May 1944 - During the last two weeks of the month, Allied strategic and tactical air forces carry out attacks on enemy batteries and radar sites along the English Channel coast. By the first week of June, the strikes had destroyed about 80% of German coastal radar capability.
June 1944 - Allied forces in Burma go on the offensive. Supported by twenty-three squadrons of transport aircraft and with air superiority established by RAF Spitfires and American Mustangs, the Japanese army is finally defeated near Rangoon.
1 Jun 1944 - RAF Balkan Air Force is formed to support Yugoslav partisans.
5 Jun 1944 - On the day preceding D-Day, Bomber Command simulated an Allied air invasion by dropping dummy paratroops. Lancasters and Stirlings also dropped Window at fixed intervals over the Channel to simulate the approach of an invading fleet. During the night, aircraft of Nos. 38 and 46 Groups dropped the British 6th Airbourne Division in the Caen area. Also on this day, Rome was liberated by Allied forces.
6 Jun 1944 - See D-Day. Allied air forces flew a total of 14,674 sorties during the first 24 hours of Operation Overlord for the loss of 113 aircraft, many by friendly fire. Fighter cover for the invasion beaches was provided by nine squadrons of Spitfires, while Typhoon and Mustang fighter-bombers of 2nd TAF flew armed reconnaissance missions further inland. Such was the Allied air supremacy that the Luftwaffe only flew 319 sorties in the same period.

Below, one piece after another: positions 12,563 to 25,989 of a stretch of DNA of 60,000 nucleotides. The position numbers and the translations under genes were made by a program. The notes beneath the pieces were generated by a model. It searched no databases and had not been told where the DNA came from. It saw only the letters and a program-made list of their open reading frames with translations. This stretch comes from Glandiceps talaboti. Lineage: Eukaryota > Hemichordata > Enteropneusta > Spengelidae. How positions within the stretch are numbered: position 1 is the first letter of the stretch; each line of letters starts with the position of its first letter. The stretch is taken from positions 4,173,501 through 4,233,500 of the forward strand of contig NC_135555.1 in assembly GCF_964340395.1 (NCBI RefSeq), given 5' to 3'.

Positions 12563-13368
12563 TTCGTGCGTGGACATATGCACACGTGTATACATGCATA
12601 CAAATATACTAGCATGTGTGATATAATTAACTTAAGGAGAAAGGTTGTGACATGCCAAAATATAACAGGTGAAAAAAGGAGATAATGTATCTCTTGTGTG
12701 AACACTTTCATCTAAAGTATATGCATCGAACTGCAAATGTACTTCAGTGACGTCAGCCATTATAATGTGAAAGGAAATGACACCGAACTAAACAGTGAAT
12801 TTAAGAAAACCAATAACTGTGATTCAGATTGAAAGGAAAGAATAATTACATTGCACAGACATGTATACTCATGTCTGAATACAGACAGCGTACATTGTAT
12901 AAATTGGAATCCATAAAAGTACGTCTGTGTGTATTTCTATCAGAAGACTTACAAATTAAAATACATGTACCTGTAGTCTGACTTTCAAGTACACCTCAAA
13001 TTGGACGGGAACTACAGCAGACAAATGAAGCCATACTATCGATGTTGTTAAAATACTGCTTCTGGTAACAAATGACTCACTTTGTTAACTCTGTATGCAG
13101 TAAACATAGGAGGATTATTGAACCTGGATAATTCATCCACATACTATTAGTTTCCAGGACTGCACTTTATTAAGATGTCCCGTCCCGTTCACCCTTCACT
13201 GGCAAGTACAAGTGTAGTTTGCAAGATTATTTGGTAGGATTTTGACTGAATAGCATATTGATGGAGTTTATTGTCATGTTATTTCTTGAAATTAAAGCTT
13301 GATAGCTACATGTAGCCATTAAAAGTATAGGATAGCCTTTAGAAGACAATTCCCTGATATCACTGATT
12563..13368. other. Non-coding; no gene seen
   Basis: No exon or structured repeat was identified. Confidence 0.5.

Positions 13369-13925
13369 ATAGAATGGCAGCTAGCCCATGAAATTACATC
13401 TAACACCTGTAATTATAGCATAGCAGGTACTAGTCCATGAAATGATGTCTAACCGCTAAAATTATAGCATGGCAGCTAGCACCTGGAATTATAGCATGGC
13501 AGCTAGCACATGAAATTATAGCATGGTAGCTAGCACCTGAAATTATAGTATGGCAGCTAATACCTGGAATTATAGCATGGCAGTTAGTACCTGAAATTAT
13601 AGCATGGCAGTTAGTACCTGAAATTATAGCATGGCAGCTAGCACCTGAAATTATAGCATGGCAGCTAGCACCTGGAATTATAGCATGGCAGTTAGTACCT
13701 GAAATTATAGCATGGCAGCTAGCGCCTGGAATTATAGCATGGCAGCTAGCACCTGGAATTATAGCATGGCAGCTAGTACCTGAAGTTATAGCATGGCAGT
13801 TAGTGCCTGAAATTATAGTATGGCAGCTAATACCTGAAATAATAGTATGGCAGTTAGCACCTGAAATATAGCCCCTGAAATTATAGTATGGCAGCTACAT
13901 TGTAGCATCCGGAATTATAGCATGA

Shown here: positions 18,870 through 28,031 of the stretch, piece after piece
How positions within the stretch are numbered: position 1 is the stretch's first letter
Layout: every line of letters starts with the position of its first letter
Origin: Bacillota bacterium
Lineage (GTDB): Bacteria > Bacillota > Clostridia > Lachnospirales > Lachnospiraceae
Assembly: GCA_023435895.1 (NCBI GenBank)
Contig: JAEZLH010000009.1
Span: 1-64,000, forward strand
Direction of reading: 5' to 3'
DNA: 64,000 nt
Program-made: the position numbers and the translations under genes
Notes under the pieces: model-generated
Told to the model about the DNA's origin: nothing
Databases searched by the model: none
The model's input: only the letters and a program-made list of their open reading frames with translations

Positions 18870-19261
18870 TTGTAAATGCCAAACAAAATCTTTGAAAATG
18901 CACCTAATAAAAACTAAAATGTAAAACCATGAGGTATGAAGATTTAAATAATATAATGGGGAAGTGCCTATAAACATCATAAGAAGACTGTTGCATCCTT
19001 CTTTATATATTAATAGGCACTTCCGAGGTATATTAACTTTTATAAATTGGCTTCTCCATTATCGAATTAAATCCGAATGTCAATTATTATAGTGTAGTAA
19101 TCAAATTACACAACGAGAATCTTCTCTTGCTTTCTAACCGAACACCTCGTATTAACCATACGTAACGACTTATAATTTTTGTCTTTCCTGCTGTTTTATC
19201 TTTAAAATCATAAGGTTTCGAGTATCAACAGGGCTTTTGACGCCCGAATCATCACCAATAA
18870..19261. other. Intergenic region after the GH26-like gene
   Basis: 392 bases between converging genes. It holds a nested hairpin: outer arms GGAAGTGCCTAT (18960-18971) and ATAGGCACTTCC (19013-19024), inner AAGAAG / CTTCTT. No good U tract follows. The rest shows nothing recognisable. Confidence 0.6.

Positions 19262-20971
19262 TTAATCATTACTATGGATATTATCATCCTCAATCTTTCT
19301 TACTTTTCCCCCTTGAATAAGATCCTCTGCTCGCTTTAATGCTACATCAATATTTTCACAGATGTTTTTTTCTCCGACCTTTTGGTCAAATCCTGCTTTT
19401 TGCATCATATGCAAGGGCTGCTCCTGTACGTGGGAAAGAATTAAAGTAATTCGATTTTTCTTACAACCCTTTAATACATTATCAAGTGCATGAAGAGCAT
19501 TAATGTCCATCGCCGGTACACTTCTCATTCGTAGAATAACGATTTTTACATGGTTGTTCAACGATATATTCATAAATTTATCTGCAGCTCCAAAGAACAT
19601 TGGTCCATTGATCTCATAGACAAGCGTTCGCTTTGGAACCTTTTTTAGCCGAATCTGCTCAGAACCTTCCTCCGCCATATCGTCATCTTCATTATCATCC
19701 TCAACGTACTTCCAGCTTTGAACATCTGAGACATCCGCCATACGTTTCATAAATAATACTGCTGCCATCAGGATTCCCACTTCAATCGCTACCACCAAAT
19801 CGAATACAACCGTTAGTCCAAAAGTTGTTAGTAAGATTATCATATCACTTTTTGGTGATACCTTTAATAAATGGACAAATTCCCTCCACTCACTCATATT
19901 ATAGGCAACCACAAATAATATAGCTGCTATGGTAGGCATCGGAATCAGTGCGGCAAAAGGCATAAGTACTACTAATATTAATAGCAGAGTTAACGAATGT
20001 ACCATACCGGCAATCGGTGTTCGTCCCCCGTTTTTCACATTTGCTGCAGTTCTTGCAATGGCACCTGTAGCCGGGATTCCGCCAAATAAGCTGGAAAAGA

7 Jun 1944 - An attack by Typhoon and Mustang squadrons decimate the German 7th Army armoured division which was moving towards the Channel coast.
8/9 Jun 1944 - First used of the new 12,000lb deep penetration bomb ("Tallboy") by No. 617 Squadron against the Saumur rail tunnel in France. The tunnel was totally blocked, thus preventing German armour moving by rail to the D-Day beachheads.
10 Jun 1944 - Allied aircraft deploy to temporary airstrips in Normandy.
13 Jun 1944 - London is attacked for the first time by V-1 Flying Bombs launched from sites in and around Pas de Calais, France. Between 13 Jun and 5 Sep, when the sites where overrun, the RAF managed to destroy 1,771 of the bombs. The most successful type used against them was the Hawker Tempest.
June 1944 - RAF Sunderlands, landing on Lake Indaw, evacuate 506 wounded Chindits from behind Japanese lines.